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#4: Dark squared attack

In this game, I sacrificed a pawn early on for the positional advantage of an unopposed dark squared bishop.

Comments


  • 4 years ago

    blackfirestorm666

    I loved them moves with the knight to get both the rook and queen off the board but then again I love them undiscovered checks!!!

  • 4 years ago

    h777

    Who was your opponent? Nice game!

  • 4 years ago

    ysyss

    Nice win...

  • 4 years ago

    Jpatrick

    Those queenside Pawns are just hot, and this game is a good example of why.  Black really needs to play 9...0-0 and both sides have chances. It's a question of whether White can put his pair of Bishops to use before Black exploits the c-Pawns.

  • 4 years ago

    dazbedford

    great queen sac!!!

  • 4 years ago

    marvellosity

    ozzie - pretty game - but I rather think its value is greatly diminished by the fact that Black didn't play ...d5 and allowed you to play Qd6 for free. At least ...d5 would have made you prove your compensation for the pawns.

  • 4 years ago

    shuttlechess92

    that was beautiful. Meniscus' game was beautiful too xD

  • 4 years ago

    Webhead

    That was one slick game!

  • 4 years ago

    meniscus

    cool game. check out the tactics from a 15 min game i played last night-- also an early pawn sack to destroy the structure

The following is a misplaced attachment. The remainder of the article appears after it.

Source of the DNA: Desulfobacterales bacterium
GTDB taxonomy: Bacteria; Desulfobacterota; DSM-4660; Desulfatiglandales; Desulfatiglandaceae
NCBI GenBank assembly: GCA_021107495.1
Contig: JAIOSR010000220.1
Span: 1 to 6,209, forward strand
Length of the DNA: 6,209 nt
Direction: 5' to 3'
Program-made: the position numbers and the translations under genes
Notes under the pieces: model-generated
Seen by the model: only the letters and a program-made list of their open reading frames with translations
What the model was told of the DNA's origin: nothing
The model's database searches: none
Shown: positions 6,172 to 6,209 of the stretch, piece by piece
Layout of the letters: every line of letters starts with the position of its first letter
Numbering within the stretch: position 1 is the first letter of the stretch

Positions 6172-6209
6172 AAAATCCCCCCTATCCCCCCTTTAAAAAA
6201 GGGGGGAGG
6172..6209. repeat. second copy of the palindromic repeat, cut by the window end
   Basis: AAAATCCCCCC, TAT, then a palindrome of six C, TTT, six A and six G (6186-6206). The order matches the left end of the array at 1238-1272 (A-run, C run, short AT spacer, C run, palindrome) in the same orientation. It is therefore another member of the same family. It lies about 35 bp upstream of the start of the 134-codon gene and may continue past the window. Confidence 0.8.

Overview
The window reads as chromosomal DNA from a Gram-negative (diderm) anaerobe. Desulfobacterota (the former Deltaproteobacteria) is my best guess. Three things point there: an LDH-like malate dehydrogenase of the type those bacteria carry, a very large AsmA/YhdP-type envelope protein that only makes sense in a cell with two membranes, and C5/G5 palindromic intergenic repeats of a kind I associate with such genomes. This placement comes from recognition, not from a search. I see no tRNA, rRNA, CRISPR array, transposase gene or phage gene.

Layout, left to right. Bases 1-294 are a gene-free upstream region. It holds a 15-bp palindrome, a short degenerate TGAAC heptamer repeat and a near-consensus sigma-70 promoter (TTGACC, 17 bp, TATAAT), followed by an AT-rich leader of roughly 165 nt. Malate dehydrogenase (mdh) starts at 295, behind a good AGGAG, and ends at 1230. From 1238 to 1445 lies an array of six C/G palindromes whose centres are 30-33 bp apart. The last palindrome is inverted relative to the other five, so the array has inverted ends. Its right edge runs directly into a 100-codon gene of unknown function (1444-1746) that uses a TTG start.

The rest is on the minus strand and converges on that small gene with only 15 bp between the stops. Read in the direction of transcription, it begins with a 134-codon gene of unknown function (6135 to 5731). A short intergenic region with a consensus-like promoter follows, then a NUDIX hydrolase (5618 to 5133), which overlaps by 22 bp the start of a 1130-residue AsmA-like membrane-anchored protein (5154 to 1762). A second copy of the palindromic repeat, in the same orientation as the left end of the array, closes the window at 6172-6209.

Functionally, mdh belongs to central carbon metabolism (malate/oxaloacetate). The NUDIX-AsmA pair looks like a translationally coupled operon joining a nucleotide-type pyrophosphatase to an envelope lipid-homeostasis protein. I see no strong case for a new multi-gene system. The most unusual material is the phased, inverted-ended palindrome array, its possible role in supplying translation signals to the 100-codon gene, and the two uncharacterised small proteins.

• 4 years ago

    SaintPedronik

    What do you mean? Black HAD to defend, or else he would get mated quickly... Laughing

  • 4 years ago

    Eternal_Patzer

    Wow, very entertaining!  A windmill and a king hunt.  Fantastic tactics.  Two questions -- What was the time control?  Did you look at 10. Nxc6 ?  If so, what did you think?

  • 4 years ago

    zankfrappa

        
         Thanks for the explanation.

  • 4 years ago

    NM ozzie_c_cobblepot

    Being weak on the dark squares does not imply being strong on the light squares. In this case, he is weak on the dark squares because of my Ba3 - Qd6 maneuver, but since I have 2 bishops he is not strong on the light squares. Perhaps his biggest problem in this game is being undeveloped.

    More generally, if you only have one bishop then your pawns can defend the other color squares. For example, with a c6-d5-e6 structure and the c8 bishop gone (perhaps via Bg4xf3), the dark squared bishop is very important. It would not be good, generally speaking, to exchange the f8 bishop for a knight + pawn, leaving white with a strong unopposed dark squared bishop. I mean, in order to do that, you'd have to virtually guarantee entering an endgame a pawn up in order to be ok.

  • 4 years ago

    zankfrappa




          

     

     


         Nice win.  I've never quite understood the light-squares versus dark-squares
    concepts.  I see how you took advantage of the dark squares but should your
    opponent spend his time just defending the dark-squares or try playing for
    offense on the light squares or a combination of both?

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